Heroic efforts save the life of an Alturas man
By Sam Williams
A 23-year-old man from Alturas who nearly drown in Eagle Lake on Sunday is alive today thanks to his friends, passersby, Lassen County fire and medical personnel.
California Department of Forestry Fire Captain Rob Cobb said personnel from the Stones-Bengard Fire Department, Sierra Emergency Medical Services Association and California Department of Forestry responded to the boat ramp at the Eagle Lake Marina about 3:47 p.m. to assist a possible drowning victim.
Cobb declined to identify the victim, citing patient confidentiality regulations.
Nicole Stainz said she and three friends, one of them the victim, went to Eagle Lake Saturday. Stainz declined to identify the victim as well.
The four friends, two men and two women, rented a boat at the marina and spent the day sailing around the lake.
They parked the boat on a sandbar and enjoyed themselves on the shore. Gradually the wind came up. With the wind came the waves, and before the four friends knew it, their boat had floated off into the lake.
Stainz said the four friends swam after the boat, but everyone but the victim finally gave up trying to chase it and decided to swim back to shore. The victim continued to swim after the boat.
“He got about five feet from the boat, but it just kept going out,” Stainz said. “He never could quite catch up to it.” She said the victim and the boat just kept moving at the same speed.
Eventually, the victim gave up trying to catch the boat and started to swim back to shore. He never made it. As he was swimming back toward them, the people on the shore noticed their friend was in trouble.
Stainz said one of the friends, Chris Battram, of Alturas, swam out to help the victim. Then the two women on the shore heard the victim scream. They also swam out to help.
When Battram reached the victim, he panicked and stared trying to pull his rescuer under he water. Battram cried out for help and Stainz also joined the struggle. Then the victim kept shoving both of them both down under the water.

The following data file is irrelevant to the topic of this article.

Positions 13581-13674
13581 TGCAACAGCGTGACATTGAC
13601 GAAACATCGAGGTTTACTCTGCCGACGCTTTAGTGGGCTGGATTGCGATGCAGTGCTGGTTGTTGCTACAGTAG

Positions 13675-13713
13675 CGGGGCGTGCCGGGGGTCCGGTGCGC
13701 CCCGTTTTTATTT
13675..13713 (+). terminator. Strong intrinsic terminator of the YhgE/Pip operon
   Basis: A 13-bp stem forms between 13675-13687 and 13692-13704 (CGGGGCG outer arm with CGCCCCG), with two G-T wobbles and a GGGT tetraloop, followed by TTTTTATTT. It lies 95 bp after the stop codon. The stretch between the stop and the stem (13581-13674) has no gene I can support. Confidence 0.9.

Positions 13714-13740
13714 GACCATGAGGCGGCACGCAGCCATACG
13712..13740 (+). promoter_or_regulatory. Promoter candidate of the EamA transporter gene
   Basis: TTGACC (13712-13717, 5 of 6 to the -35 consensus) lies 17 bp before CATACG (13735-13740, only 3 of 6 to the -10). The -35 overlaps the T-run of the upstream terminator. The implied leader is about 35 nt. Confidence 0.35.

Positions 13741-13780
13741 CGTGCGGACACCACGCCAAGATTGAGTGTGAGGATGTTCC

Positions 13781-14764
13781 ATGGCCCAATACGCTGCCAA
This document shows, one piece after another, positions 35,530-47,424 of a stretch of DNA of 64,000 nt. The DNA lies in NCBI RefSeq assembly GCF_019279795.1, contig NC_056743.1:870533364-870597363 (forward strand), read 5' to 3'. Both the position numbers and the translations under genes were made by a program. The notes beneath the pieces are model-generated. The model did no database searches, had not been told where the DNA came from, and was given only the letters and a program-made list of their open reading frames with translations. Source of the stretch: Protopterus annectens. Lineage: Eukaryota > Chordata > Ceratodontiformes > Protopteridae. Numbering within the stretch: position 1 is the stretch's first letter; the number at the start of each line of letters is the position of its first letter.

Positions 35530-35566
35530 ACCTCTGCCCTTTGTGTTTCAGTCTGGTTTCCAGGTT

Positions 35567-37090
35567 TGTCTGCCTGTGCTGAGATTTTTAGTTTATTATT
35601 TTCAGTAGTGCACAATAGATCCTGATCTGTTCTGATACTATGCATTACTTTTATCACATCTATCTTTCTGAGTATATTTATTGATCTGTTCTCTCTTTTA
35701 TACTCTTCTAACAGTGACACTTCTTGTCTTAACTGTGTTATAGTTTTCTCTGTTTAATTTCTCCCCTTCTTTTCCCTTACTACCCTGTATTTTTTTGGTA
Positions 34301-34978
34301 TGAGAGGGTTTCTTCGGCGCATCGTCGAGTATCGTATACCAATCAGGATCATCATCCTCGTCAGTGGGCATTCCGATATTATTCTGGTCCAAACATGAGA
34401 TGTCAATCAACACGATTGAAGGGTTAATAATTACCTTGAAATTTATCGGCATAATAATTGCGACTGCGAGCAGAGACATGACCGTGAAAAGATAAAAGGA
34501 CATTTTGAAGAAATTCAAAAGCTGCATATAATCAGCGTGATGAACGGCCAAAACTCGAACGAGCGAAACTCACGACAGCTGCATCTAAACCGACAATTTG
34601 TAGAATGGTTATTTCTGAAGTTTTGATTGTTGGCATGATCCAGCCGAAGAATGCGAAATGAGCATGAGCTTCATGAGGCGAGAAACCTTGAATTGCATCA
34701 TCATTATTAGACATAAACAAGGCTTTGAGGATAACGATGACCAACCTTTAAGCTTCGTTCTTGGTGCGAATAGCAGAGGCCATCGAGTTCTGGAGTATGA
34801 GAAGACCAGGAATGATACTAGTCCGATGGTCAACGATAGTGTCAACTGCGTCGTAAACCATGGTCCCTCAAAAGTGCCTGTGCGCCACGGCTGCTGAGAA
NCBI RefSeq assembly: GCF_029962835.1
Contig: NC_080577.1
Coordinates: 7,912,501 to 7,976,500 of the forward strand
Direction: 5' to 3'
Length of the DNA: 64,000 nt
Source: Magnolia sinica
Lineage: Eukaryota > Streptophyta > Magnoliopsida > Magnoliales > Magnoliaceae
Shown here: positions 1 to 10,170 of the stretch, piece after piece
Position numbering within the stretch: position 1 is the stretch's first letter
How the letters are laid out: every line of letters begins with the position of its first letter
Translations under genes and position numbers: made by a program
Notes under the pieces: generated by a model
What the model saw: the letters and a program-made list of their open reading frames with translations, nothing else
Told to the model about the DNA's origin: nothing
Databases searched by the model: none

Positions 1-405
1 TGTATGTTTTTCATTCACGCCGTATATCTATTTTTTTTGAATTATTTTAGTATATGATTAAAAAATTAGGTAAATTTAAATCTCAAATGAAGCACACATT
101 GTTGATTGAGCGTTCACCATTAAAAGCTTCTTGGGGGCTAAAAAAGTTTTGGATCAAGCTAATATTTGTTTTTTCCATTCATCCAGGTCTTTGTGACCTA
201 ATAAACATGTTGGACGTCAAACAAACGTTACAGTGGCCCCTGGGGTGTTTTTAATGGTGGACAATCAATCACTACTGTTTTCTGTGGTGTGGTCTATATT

“Everything happened so fast,” Stainz said. “It seemed like it happened in a split second.”
She said they saw two boats passing near them, and they screamed for help as loud as they could.
Reno resident Rebecca Hawkins was one of four women on the first boat to arrive on the scene.
“We came upon a boat drifting alone and another boat circling,” Hawkins said. “We saw four people in the water screaming for help.”
Hawkins said Shannon Wiecking, a lieutenant with the Reno Police Department, and Lisa McCuiston both dove into the water. She said she called 911.
When the victim was pulled from the water, Hawkins said, “I thought he was dead.”
Wiecking said as a 12-year law enforcement veteran she was used to working in stressful situations, but she had no training or experience in water rescues.
“I thought the people in the water were just waving at us until I heard a female screaming,” Wiecking said.
When she dove in the water she said she didn’t see the victim at first.
“His head was not above the water,” Wiecking said. “I didn’t see anything as I went down, but as I came up I saw him about 6 feet under the water and going down. I didn’t think he was alive. He was blue and pale grey.”
In a lucky stroke of fate, one of the women on the boat knocked the anchor into the water.
The rescuers used the anchor line to help raise the victim onto the boat.
Stainz said Battram was determined not to lose the victim. She said he’d lost another friend to an accident earlier this year and wasn’t going to lose another one.
“He could have drown, too,” Wiecking said of Battram. “He just wasn’t giving up on him.”
And Wiecking herself said she became concerned for her own safety as she struggled to help the victim.
“I thought I was going to either drown or let him go,” she said.
Once they got the victim onto the boat, they began giving him CPR.
Another woman on the boat, Nicole Ott, had just earned a CPR certification. She and Battram began CPR — Ott doing the breathing and Battram doing the chest compressions as the boat headed back to the marina.
The victim was breathing by the time the boat reached the dock at the marina and his care was transferred to the EMT personnel.
Once he was stabilized, the victim was Lifeflighted to Renown Medical Center in Reno.
People on the second boat secured the drifting boat and brought it back to the marina.
Stainz said the victim was released from the hospital Wednesday afternoon.
“They’re really lucky we came along,” Wiecking said. “We were lucky to get to him in time.”
She said everyone involved contributed to the rescue.
“Take one of us out of the picture, and this wouldn’t have happened,” Wiecking said.
“We rented a boat and were having a really nice day until this happened,” Stainz said.
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